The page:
Bill:  When you say “inactivity”, it’s basically sitting, right? It’s sitting for long periods of time. We hear about people on airplanes and really long flights of this happening, too. So, it’s basically in a sitting position? Not laying down?

Dr. Sharma:  Yes. So, it can be either way. It can be in a sitting position or lying down also. It’s any position in which you’re not using your calf muscles for a long duration of time. This typically tends to be 6 hours or greater, although sometimes people can have it sooner also. Typically, it’s 6 hours or so. Often you’ll hear the case of pulmonary embolisms typically occurring in somebody who takes a trans-Atlantic flight and immediately after the flight is over, their legs are swollen and then they may break a blood clot from their legs which goes into their lungs and causes the pulmonary embolism. But, often, it could be also somebody who has broken their ankle or just had a major surgery and has been lying in bed for hours and hours. Typically, they tend to get blood clots in the legs which can break off and go to the lungs, too.

Bill:  So, how do you know if you have one? Do you get like a pain in the chest or do you feel the blood clot traveling? Are their common symptoms that somebody should be watching out for?

Dr. Sharma:  Yes. Typical symptoms that help people recognize that they may have a blood clot in the lung are:  chest pain which will be, usually, sudden onset of chest pain; sometimes it might just be severe chest heaviness; it could be shortness of breath. A lot of times, it’s just severe palpitations. Those would be the typical symptoms. Another thing to look out for is a lot of these people will have sudden onset of swelling in the legs as the blood clot will typically form varicose before it goes to the lungs.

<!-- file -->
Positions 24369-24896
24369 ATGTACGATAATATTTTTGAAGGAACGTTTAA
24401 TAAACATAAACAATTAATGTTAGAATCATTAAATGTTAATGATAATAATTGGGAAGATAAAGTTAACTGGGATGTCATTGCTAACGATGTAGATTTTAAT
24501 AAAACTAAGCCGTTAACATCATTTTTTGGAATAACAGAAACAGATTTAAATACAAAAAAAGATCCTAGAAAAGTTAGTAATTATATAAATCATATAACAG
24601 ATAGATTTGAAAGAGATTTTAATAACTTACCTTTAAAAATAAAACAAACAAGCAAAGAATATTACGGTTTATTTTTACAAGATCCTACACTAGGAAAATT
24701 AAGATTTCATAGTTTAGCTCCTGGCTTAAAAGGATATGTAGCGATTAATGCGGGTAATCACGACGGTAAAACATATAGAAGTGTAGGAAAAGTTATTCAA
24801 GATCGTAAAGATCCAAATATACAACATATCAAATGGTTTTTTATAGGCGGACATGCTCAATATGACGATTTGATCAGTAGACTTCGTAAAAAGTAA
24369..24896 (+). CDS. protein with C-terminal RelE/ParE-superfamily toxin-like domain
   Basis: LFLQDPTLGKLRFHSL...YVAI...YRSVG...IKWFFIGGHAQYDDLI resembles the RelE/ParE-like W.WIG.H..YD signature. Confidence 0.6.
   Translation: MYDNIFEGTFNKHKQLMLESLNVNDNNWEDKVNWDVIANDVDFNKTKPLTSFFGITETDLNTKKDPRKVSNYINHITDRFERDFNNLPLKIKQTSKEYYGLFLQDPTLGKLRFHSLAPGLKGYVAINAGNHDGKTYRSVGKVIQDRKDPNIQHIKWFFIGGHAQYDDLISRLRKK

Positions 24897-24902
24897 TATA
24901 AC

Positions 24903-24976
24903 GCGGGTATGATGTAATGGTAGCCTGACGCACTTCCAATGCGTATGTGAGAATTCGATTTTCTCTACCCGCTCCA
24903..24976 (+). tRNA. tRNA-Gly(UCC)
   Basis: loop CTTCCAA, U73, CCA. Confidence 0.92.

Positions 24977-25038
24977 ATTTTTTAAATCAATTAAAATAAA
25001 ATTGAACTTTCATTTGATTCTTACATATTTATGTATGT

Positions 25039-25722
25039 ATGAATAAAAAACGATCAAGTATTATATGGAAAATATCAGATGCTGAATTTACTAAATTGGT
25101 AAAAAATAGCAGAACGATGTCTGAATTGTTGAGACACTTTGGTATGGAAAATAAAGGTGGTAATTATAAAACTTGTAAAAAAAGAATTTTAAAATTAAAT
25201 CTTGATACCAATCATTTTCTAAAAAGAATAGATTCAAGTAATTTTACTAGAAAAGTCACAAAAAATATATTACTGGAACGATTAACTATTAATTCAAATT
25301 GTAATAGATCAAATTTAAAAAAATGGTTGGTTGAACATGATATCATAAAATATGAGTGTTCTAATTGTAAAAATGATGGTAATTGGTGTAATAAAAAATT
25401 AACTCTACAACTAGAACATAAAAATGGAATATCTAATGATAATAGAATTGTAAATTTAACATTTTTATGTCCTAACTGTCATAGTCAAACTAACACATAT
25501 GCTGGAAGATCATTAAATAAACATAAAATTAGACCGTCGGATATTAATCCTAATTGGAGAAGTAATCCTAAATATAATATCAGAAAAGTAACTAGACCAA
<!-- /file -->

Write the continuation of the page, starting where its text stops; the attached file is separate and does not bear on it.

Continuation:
Bill:  Would there be any pain at all in the legs if a blood clot was forming?

Dr. Sharma:  Yes. If the swelling is severe, a lot of times people will have pain in the legs, too, but it’s not there always. So, the absence of it does not always rule out pulmonary embolism or a blood clot in the leg.

Bill:  So, this is a serious thing. You can die from this, right?

Dr. Sharma:  Yes, it’s true. In fact, it’s considered to be, actually, the 4th leading cause of cardiovascular death in most developed nations and, in fact, pulmonary embolism is thought to be the most leading cause of death in the hospital. So, certainly, it’s a major big problem. It’s a major concern worldwide right now.

Bill:  Wow. I did not know that. Is there any way to prevent this at all? Exercise as you grow older? Exercise? Diet? Does anything help prevent this from happening?